Cheers,

Jose.

Mar 16, 2010, 3:11:14 PM3/16/10

to xAct Tensor Computer Algebra

Hi!

Thanks for your code.

I managed to extend it to something much more general.

Thanks for your code.

I managed to extend it to something much more general.

Instead of deciding beforehand, all possible patterns of index

combinations,

one could use the canonicalizer to determine if an expression can be

transformed

into the left hand side of Eq1.

I think this idea can be used in many more cases than my specific

example.

See the file ProblemLongReplacementRules2.nb for details.

Is this general enough so it is worth implementing a procedure that

can produce similar rules from other equations?

Regards

Thomas

Mar 16, 2010, 3:42:31 PM3/16/10

to xAct Tensor Computer Algebra

Hi again!

I am sorry for sending too many emails to this group.

I just realized that my method did not work as well as I had hoped.

For instance

\[CapitalOmega][-A, -P, -C, -D, -F] TT[C, D, F, -B, -Q]

will not be treated by the rules because it has a different order of

the free indices.

This means that one might need to produce the same number of rules

as the number of permutations of the free indices (reduced by the

symmetries). 6 in this case. (Times 2 for the different signs.)

This is more difficult to write, but it could work in for many cases

where MakeRule is not the prefered choice.

Regards

Thomas

Mar 17, 2010, 7:50:24 PM3/17/10

to xAct Tensor Computer Algebra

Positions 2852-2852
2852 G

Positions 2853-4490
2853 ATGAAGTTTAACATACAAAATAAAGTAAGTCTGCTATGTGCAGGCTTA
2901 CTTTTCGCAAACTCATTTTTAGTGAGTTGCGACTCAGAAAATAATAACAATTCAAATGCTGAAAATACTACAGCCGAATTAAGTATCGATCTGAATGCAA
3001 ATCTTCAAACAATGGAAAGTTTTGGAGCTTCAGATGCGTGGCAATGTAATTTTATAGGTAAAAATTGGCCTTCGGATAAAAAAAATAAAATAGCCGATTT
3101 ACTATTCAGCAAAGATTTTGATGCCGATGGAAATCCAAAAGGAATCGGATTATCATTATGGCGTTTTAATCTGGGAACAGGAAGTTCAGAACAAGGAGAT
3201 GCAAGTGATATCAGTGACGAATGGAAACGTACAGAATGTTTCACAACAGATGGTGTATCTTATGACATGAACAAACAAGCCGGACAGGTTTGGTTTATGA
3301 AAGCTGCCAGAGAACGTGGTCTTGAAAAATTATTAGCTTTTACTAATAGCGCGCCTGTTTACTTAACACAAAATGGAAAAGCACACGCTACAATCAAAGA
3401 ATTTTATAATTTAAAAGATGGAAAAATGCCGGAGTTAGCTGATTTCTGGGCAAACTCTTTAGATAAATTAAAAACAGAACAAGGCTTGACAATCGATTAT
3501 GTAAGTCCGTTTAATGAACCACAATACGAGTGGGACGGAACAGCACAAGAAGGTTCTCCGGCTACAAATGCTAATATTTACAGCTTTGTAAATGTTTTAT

Hi Thomas,

I like your idea, but it is not clear how well it scales for more

complicated problems, because in this example we use heavily the fact

that you work with symmetric spinors.

Concerning the problem you mention, it is easy to solve: This is a

small modification of your code, also introducing a Which construct to

avoid having two rules:

myrule := Omega[oinds__] TT[tinds__] :>

With[{

dummies = xAct`xTensor`Private`TakeEPairs[{oinds, tinds}],

frees = xAct`xTensor`Private`TakeFrees[{oinds, tinds}] },

With[{LHS = (TT[C, D, F, ##] & @@ Complement[{tinds}, dummies])

(Omega[-C, -D, -F, ##] & @@ Complement[{oinds},

dummies]) },

Which[

ToCanonical[ Omega[oinds] TT[tinds] - LHS ] === 0, SS @@

frees,

ToCanonical[ Omega[oinds] TT[tinds] + LHS ] === 0, - SS @@

frees

]

] /;

Length@Intersection[dummies, {oinds}] == 3 &&

Length@Intersection[dummies, {tinds}] == 3

]

Cheers,

Jose.

Mar 18, 2010, 8:40:55 AM3/18/10

to xAct Tensor Computer Algebra

Hi!

This is probably the best way for the particular example, but I am

more interested in a way to generare this kind of rules from quite

general equations.

This is probably the best way for the particular example, but I am

more interested in a way to generare this kind of rules from quite

general equations.

I managed to slightly modify EqualExpressionsQ to do the missing

parts. See the file ProblemLongReplacementRules3b.nb for details.

I think this idea is general enough to work as an alternative to

MakeRule

in the cases with many symmetries and dummy indices.

I think it does the minimal ammount of tests, except that it uses all

permutations of the free indices. This is still quick for my examples,

but

it could be improved for more complicated ones. Many permutations will